In December 2001, as the economic situation deteriorated and the possibility of a default on the country’s debt increased considerably, owing to the IMF’s refusal to disburse more funds to Argentina, the Government introduced restrictions on bank account withdrawals (the corralito ) and appropriated private pension funds. These measures provoked two days of rioting and demonstrations nationwide, in which at least 27 people died. On 20 December Cavallo resigned as Minister of the Economy and de la Rúa stepped down as President. The newly appointed head of the Senate, Ramón Puerta, became acting President, but was succeeded two days later by the Peronist Adolfo Rodríguez Saá. He, in turn, resigned one week later after protests against his proposed economic reforms (including the introduction of a new currency and the suspension of debt repayments) resulted in further unrest. (Due to Puerta’s resignation as President of the Senate, Eduardo Camaño, the head of the Chamber of Deputies, briefly became acting President.) On 1 January 2002 the Congress elected Eduardo Alberto Duhalde, the Peronist senator for the Province of Buenos Aires, as President. On 3 January Argentina officially defaulted on its loan repayments, reportedly the largest ever debt default, and three days later the Senate authorized the Government to set the exchange rate, thus officially ending the 10-year-old parity between the US dollar and the peso. In February the Government initiated the compulsory conversion to pesos of US dollar bank deposits in order to prevent capital flight. This process of ‘pesofication’ led to many lawsuits being brought by depositors against financial institutions in an attempt to recover their losses. However, in October 2004 the Supreme Court ruled that the ‘pesofication’ was not unconstitutional.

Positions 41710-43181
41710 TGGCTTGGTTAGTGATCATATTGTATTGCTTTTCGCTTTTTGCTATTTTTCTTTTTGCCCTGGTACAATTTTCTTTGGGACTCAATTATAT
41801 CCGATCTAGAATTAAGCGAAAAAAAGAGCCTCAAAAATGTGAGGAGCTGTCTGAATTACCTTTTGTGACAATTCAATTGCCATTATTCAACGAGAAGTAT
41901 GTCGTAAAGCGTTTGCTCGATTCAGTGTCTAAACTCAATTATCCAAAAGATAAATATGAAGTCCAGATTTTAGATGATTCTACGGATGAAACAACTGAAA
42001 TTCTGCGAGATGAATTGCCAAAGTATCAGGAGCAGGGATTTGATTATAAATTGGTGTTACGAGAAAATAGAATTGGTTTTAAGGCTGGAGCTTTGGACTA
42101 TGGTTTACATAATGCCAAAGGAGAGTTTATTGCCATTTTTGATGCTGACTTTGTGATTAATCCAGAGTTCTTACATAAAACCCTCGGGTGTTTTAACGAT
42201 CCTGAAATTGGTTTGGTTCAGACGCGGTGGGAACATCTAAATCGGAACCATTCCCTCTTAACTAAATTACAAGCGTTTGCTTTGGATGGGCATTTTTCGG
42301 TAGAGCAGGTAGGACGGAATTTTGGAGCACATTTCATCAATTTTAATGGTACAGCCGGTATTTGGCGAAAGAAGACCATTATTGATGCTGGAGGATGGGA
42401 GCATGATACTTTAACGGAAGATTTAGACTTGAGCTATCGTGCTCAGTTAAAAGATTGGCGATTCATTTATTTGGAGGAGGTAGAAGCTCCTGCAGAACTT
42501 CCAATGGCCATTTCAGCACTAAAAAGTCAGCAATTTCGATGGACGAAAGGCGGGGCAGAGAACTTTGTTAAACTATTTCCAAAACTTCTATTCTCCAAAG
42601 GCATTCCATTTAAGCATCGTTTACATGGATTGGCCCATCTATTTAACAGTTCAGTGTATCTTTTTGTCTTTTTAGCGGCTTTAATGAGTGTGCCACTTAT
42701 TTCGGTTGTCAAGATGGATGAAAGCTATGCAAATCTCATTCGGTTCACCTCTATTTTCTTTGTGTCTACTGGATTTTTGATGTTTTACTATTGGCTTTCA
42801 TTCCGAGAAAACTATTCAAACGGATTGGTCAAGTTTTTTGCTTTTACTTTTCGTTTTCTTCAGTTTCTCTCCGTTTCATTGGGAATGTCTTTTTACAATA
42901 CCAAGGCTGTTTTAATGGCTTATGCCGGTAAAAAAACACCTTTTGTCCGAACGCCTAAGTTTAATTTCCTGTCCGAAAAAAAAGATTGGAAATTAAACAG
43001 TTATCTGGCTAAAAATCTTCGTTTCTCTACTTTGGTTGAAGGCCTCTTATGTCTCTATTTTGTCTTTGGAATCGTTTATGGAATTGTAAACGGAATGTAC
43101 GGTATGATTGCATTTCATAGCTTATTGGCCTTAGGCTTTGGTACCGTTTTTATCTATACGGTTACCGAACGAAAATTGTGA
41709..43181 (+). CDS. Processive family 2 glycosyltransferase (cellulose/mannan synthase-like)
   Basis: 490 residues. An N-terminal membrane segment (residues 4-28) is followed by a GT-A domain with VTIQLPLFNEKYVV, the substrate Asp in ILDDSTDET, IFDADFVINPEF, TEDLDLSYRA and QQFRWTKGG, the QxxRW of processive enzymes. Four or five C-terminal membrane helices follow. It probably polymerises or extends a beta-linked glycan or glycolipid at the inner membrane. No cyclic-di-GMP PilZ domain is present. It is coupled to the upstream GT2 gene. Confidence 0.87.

Nevertheless, in February 2002 the Supreme Court ruled that the restrictions imposed on bank withdrawals were unconstitutional. In order to forestall the collapse of the financial system, the Government imposed a six-month ban on legal challenges to the remainder of the bank withdrawal regime. Numerous bank holidays were also decreed. Later that month the Government signed a new tax sharing pact with the provincial Governors, linking the monthly amount distributed to the provinces to tax collections, as recommended by the IMF. However, in April Jorge Remes Lenicov resigned as Minister of the Economy following the Senate’s refusal to support an emergency plan to exchange frozen bank deposits for government bonds. While the number of deposits in Argentine banks increased in 2002, Argentina still defaulted on a US $805m. loan instalment to the World Bank in November, thus jeopardizing the country’s last remaining source of external finance. Furthermore, public anger against the Government and at the state of the economy did not subside.

Citation: Economic crisis (Argentina), in Europa World online. London, Routledge. Retrieved 18 December 2017 from http://www.europaworld.com/pub/entry/EE000247

A return to Peronismo Kirchnerismo